Hypoxia-driven hif-1α activation reprograms pre-activated nk cells towards highly potent effector phenotypes via erk/stat3 pathways

Seon Ah Lim, Yunwon Moon, Min Hwa Shin, Tae Jin Kim, Sehyun Chae, Cassian Yee, Daehee Hwang, Hyunsung Park, Kyung Mi Lee

Research output: Contribution to journalArticlepeer-review

Abstract

NK cells are the predominant innate lymphocyte subsets specialized to kill malignant tumor cells. In patients with advanced cancer, hypoxic stress shapes NK cells toward tumor-resistant and im-munosuppressive phenotypes, hence a strategy to restore NK function is critical for successful tumor immunotherapy. Here, we present evidence that pre-activation and subsequent HIF-1α-dependent metabolic shift of NK cells from oxidative phosphorylation into glycolysis are keys to overcome hypoxia-mediated impairment in NK cell survival, proliferation, and tumor cytotoxicity. Specifically, exposing NK cells to 7–9 days of normoxic culture followed by a pO2 of 1.5% hypoxia led to a highly potent effector phenotype via HIF-1α stabilization and upregulation of its target genes, BNIP3, PDK1, VEGF, PKM2, and LDHA. RNA sequencing and network analyses revealed that concomitant reduc-tion of p21/p53 apoptotic pathways along with upregulation of cell cycle-promoting genes, CCNE1, CDC6, CDC20, and downregulation of cell cycle-arrest genes, CDKN1A, GADD45A, and MDM2 were accountable for superior expansion of NK cells via ERK/STAT3 activation. Furthermore, HIF-1α-dependent upregulation of the NKp44 receptor in hypoxia-exposed NK cells resulted in increased killing against K562, CEM, and A375 tumor targets both in-vitro and in-vivo tumor clearance assays. Therefore, hypoxic exposure on pre-activated proliferating NK cells triggered HIF-1α-dependent pathways to initiate coordinated regulation of cell cycle, apoptosis, and cytotoxicity at the global.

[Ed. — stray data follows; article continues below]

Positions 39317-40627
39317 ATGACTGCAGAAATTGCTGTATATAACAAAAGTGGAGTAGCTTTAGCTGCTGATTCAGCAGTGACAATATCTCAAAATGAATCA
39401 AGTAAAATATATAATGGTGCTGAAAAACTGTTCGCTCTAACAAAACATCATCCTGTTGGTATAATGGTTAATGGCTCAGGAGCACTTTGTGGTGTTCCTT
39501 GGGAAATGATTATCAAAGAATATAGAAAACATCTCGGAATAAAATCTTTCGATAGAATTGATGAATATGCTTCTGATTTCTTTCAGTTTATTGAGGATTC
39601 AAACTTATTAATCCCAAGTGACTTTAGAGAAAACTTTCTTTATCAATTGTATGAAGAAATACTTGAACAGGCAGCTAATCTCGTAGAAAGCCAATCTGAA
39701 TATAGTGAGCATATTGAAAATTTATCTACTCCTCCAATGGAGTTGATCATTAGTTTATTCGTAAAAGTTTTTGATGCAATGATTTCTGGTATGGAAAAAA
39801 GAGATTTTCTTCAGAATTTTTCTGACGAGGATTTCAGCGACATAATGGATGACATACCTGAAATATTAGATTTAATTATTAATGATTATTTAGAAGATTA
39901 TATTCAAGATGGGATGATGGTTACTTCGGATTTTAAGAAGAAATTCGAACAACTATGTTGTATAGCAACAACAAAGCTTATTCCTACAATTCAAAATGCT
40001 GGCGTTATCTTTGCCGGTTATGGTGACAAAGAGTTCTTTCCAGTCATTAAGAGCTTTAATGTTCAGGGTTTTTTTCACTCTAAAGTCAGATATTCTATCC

Original languageEnglish
Article number1904
JournalCancers
Volume13
Issue number8
DOIs
Publication statusPublished - 2021 Apr 2

Keywords

  • HIF-1/ERK/STAT3
  • Hypoxia
  • NK cells
  • Tumor microenvironment

ASJC Scopus subject areas

  • Oncology
  • Cancer Research

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